A gastronomic delight!

Narrated by Jaya Madhav

This year, the concept of Vishukainettam has changed slightly. What was a token amount for Vishu given by karanavars [elders] to the younger folks is now the rolling trophy for the best Vishu sadya. The race is on; who will win the cup?

The contest begins on April 14th . For those who never cared to know or wanted a taste of it, Vishu is the birth of a new year as marked in the Malayalam calendar [Malayalam is the language best spoken in Kerala]. It usually falls on the 14th of April [‘medam onnu’].

Who is the best judge?

The adjudicators this year, as in every year since the first Malayalees landed in North America, are Kuttunni and Kunjunni. Let us get Kuttunni’s views on the subject.

Kuttunni is pot-bellied. His balding head has run out of ideas to grow more hair. The remaining outgrowth is jet black and is fighting a losing battle with his encroaching forehead. The other border is ably fenced by thick and wildly twisted eyebrows shading deep-set black eyes. The bulbous nose separating the eyes is a safe take-off point for small aircraft. The most prominent feature on Kuttunni’s otherwise plain face is the mouth drawn from one ear lobe to the other. Kuttunni stretches his mouth as humanly as possible in both directions. When he does not smile, talk, or snore, he eats.

“My earliest recollection of Vishu revolves around good food, new clothes, firecrackers, Vishukkani and Vishukainettam…that was when the Indian rupee had buying power, when multi-storey apartment buildings were unheard of in Thrissur, and when hand-drawn rickshaws and cycle-rickshaws shared the roads and potholes alike with that workhorse of Indian roads, the ambassador car.” Kuttunni goes on and on.

Kuttunni is now well-settled in Toronto. Every year, Kuttunni manages to taste at least six Vishu lunches [sadya]. “How to wrangle a sadya” is a thought process that Kuttunni repeats every year. He begins his first round of yearly calls to friends and relatives around North America at least a month before. He finds it convenient to call and leave messages so ‘they’ will call back. By the end of the week, he manages six invites. By the 15th of March, he emails his confirmations [although Kuttunni is still getting used to his computer, email is one feature he uses at the drop of a click]. Six solid sadyas for 2023, each set apart by two days. Perfect, thought Kuttunni.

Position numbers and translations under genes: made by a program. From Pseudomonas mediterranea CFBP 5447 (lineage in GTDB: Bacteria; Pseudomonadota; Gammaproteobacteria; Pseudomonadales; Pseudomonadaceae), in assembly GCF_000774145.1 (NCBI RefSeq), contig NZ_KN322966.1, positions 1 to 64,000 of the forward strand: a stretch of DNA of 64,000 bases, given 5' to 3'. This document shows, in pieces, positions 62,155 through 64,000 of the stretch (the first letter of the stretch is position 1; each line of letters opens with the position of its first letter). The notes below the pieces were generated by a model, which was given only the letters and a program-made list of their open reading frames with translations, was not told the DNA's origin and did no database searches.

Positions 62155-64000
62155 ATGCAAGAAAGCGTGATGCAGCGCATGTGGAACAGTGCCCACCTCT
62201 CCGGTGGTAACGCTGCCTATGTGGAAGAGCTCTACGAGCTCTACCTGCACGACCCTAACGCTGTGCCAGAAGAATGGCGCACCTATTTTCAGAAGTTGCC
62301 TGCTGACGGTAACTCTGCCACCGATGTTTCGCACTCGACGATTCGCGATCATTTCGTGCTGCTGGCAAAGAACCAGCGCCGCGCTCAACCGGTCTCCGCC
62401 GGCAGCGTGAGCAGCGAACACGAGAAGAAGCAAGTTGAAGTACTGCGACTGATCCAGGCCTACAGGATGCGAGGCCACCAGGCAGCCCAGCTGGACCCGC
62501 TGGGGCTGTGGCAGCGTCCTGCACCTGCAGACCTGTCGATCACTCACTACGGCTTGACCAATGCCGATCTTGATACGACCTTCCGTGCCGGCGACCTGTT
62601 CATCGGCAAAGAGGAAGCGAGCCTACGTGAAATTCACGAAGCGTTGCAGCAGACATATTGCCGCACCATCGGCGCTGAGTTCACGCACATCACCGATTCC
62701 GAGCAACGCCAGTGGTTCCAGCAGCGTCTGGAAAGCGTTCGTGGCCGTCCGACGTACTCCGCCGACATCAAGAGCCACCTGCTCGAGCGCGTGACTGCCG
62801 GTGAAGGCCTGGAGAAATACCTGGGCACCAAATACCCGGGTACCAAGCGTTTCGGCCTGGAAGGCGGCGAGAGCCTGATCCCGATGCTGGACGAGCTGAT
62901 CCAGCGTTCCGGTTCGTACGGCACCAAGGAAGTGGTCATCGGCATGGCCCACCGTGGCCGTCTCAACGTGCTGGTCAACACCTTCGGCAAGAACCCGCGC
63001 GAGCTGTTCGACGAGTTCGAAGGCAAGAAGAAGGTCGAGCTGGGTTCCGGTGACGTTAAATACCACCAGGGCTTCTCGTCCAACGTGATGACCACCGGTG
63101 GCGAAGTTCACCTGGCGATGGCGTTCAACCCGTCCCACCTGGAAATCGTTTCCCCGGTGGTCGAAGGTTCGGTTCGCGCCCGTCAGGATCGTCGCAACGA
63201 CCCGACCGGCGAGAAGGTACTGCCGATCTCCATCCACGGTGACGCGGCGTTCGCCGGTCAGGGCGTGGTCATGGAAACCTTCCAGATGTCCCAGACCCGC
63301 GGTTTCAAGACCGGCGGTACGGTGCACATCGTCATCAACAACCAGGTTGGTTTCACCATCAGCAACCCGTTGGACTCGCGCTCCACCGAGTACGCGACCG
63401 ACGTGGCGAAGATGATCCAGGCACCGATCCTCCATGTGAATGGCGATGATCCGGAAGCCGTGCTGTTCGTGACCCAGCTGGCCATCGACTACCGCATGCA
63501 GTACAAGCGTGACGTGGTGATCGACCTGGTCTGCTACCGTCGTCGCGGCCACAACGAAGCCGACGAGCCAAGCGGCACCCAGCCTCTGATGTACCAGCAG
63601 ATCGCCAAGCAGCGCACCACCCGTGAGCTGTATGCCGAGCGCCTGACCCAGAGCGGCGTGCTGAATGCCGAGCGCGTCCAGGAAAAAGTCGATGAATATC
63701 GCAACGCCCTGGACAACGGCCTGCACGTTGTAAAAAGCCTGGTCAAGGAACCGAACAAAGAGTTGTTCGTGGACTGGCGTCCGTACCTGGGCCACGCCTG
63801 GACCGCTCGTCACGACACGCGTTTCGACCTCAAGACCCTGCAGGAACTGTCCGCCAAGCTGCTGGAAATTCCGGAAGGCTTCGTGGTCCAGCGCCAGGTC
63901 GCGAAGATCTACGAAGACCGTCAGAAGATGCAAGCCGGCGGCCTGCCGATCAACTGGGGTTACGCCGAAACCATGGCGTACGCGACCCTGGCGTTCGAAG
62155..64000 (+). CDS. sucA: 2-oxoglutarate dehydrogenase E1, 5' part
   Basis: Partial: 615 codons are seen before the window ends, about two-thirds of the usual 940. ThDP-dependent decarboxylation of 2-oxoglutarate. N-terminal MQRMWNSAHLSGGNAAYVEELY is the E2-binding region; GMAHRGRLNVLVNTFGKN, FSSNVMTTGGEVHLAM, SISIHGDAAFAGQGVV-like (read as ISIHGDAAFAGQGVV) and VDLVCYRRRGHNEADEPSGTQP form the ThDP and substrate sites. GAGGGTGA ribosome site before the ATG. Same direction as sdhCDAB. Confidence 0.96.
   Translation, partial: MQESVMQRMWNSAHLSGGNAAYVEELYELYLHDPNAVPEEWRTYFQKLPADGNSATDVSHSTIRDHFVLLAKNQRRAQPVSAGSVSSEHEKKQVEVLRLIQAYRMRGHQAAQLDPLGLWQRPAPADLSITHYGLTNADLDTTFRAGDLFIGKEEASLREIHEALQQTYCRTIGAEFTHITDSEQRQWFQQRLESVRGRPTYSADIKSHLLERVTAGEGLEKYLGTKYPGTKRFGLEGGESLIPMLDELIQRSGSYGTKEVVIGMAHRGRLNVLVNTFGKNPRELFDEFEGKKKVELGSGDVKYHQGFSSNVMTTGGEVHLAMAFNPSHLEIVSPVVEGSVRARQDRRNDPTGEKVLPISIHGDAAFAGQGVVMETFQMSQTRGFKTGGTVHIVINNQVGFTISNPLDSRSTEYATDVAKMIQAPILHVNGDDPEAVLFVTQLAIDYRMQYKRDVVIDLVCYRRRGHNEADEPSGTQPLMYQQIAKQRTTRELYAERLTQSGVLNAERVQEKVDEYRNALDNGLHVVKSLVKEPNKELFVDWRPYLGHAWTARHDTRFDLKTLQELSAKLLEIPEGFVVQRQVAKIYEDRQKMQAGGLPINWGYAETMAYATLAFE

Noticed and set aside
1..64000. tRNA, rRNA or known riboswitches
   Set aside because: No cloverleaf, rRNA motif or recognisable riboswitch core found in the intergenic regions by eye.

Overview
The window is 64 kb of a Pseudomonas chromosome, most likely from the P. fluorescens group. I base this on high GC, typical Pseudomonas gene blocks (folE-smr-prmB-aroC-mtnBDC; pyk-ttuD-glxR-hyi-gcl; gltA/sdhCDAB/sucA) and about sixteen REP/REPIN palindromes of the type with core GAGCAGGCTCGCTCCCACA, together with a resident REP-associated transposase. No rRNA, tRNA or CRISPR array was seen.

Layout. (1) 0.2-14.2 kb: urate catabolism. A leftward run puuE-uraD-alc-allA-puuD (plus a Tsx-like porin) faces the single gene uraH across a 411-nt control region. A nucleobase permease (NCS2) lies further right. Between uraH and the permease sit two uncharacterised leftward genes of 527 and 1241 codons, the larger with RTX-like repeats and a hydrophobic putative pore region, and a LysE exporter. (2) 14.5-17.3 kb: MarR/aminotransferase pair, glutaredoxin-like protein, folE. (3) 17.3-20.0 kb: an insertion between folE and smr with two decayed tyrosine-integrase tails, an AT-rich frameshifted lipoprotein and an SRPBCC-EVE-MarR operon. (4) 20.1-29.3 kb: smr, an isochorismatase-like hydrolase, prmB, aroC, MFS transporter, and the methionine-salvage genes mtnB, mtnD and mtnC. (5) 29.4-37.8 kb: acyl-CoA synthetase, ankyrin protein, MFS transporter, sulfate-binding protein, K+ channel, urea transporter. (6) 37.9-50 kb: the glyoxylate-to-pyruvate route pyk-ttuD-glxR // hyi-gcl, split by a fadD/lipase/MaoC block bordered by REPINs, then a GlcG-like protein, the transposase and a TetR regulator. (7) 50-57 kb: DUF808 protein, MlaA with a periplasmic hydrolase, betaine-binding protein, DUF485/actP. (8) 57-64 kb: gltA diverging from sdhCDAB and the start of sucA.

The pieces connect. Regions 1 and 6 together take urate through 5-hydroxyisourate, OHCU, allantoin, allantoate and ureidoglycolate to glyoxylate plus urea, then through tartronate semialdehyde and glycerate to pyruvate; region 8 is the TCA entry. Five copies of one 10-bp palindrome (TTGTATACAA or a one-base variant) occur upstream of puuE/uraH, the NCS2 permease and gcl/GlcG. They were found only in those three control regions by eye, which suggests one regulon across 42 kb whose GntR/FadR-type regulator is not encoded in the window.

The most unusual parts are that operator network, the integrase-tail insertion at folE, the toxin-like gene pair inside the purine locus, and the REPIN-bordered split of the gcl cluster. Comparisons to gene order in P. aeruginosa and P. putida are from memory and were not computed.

The first of a series of sadyas

The first sadya is on the 14th of April, on Vishu day. Being a weekday, the crowd is small and consists of retired people and hard-core sadya-tasters. The traditional sadya is eaten sitting on the ground. This practice has undergone changes and has been elevated to the table. The plate should be a large plantain leaf freshly cut.

At last count, a genuine plantain leaf half the standard size [which could be a couple of feet] cost CAD$ 2.50! And it was imported frozen from Thailand. Being the leaf that it is, it can be used only once. Torontonians have improvised, and now a vinyl sheet precisely in the shape and colour of a plantain leaf is available. Kuttunni wonders if all the items will fit into this pathetic vinyl sheet.

Kuttunni does not like synthetic things, especially when it comes to food. He wishes he had brought along his own plate, a plantain leaf. With the aroma and expectation of the coming sadya, he relents and sighs, carefully sizing up the vinyl sheet. He turns it around to see if it’s made in Canada. It is. It looks like a fake impressionist painting of a banana leaf.

Kuttunni marks two minus points – one for the table and one for the leaf. So did Kunjunni.

Kunjunni, the mirror image of Kuttunni, sits next to him. Kunjunni approaches a Vishu sadya from the other angle. He is the karanavar in North America and gets invited by default.

If Kunjunni is not requested, then that unfortunate Malayalee is toast [in social circles]. Not ‘the toast’ of the lunch, but toast as in burnt toast. So Kunjunni gets to pick and choose his favourite eating holes.